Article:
The Irish government has made clear the Covid vaccines will not be fully rolled-out before September, and that no significant removal of pandemic restrictions will happen until that is done. In the meantime significant sectors of the economy will remain shut. On top of that, the pandemic assistance payments (necessary to maintain public support for on-going restrictions) continue to be paid out.

Meanwhile, in the UK, vaccine roll-out to a population thirteen times larger than Ireland’s has been progressing at warp speed, so much so they’ve indicated most restrictions will be gone in June. The UK, having left the EU, was free to make its own arrangements for procuring vaccines, and was not bound by any bungled EU vaccine deals. The UK is also home to the manufacturer of the AstraZeneca vaccine. Our Health Minister famously tried to broker a direct deal with AstraZeneca and was slapped down, not by the UK, but by the EU! A claim could be made that the EU is indirectly responsible for this delay now in Ireland’s restrictions being lifted and the reopening of the Irish economy. It is a claim that would certainly suit our government, but it’s not that easy.

In a European country similar in population to Ireland – Denmark –  they’ve announced they expect also to be completed vaccination in June also. They will receive the same supplies as us via the European arrangement (nearly 1 million does a month from April on). At that rate, we too would have enough doses to vaccinate everyone who wants it, at least once, by June. So why are we told September by our politicians? Why is the HSE telling us that we’ll only have 1.24 million doses in the first half of the year and 3.8 million in the second? Are there some sweetheart priority deals being done in Europe that we are not privy to? Or are our politicians afraid to create waves to represent the health and economic interests of the people who voted them in, preferring to protect their best-in-class reputation with the EU?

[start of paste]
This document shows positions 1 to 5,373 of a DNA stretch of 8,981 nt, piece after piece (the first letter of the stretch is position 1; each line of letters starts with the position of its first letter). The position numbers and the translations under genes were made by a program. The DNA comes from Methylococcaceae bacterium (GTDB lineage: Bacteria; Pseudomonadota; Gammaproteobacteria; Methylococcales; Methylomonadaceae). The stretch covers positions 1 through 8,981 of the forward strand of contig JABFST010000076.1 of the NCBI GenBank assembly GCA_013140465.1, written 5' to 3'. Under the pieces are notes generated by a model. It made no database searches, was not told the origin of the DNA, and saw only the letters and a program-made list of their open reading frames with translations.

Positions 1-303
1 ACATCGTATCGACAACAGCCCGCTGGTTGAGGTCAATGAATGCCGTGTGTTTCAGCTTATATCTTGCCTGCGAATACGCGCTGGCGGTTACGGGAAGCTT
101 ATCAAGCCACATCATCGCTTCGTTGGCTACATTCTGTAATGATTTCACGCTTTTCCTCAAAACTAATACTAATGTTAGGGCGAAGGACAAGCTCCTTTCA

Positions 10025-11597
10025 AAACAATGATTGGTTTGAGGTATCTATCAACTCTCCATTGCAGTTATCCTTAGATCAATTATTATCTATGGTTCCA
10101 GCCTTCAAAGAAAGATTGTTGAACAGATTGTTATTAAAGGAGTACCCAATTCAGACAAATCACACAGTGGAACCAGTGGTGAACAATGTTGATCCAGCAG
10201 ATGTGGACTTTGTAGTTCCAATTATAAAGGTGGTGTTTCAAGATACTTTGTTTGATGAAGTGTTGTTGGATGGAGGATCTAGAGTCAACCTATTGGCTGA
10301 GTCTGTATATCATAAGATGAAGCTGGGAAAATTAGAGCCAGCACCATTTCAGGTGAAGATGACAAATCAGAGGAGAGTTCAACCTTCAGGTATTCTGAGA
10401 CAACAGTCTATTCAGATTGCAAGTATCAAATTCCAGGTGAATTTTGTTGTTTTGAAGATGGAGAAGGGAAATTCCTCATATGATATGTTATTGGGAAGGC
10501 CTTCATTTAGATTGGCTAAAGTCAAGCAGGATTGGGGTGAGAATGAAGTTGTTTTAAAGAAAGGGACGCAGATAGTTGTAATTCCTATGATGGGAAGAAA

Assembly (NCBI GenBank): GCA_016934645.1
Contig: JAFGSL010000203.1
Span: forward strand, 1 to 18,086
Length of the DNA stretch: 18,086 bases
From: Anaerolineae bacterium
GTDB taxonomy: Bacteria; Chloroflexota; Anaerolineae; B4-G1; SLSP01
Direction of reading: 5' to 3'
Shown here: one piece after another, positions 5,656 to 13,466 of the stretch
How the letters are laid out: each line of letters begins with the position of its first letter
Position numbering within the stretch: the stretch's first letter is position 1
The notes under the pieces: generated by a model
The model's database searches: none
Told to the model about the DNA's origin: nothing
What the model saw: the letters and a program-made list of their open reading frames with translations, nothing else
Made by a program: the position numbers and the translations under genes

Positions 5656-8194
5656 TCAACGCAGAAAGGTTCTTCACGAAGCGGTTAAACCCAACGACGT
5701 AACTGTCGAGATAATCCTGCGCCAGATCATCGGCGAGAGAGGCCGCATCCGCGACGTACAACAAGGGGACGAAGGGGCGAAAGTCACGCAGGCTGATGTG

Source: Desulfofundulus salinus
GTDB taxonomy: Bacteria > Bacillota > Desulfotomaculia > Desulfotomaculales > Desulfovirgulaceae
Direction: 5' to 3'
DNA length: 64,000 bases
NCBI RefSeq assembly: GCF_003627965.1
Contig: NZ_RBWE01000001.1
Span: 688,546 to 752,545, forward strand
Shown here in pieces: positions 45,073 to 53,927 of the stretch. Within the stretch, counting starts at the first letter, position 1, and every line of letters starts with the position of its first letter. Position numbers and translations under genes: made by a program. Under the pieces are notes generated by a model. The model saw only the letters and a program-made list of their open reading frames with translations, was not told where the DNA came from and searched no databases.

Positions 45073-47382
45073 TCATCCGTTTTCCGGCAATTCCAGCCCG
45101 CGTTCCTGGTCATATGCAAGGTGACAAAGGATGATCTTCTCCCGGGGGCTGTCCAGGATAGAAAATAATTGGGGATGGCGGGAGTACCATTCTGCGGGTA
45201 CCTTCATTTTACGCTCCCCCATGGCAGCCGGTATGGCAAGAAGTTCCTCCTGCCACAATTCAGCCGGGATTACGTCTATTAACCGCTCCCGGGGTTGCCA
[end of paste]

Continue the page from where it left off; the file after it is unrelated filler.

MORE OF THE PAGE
The bungling this time may be not a European one, but a specifically Irish one.

This week 100,000 people will be vaccinated here. The head of the HSE tells us that vaccination capacity is being ramped up to enable 250,000 vaccinations per week. At that level, it would take over 7 months to fully vaccinate all over-eighteens twice. The same government ministers supposedly spearheading this vaccine rollout have told us that each month of a lockdown adds over a billion euro to the national debt.

So let’s be clear: that delay in roll-out will cost this country over another 3 billion euro.

And that’s only the public finances perspective. How much more would two or three months of a summer lockdown cost us? If the government is apparently not concerned about the rate of vaccine roll-out, then it should be concerned about lifting restrictions sooner that the autumn. The elderly and at-risk cohorts will all be vaccinated by summer. How then can we justify continuing a stringent, expensive lockdown to the remaining chorts of the population? A majority remaining cohort who’ve been told they’ve to wait for a vaccine to a virus that is unlikely to make them very sick anyway?

Is our compliance to take the vaccine, in order to achieve herd immunity, being bought at our own expense … 3 billions euros of our expense, and rising?

 


 

Brendan Cody is an Irish author of sociological and technological commentaries. He also writes at brendancody.substack.com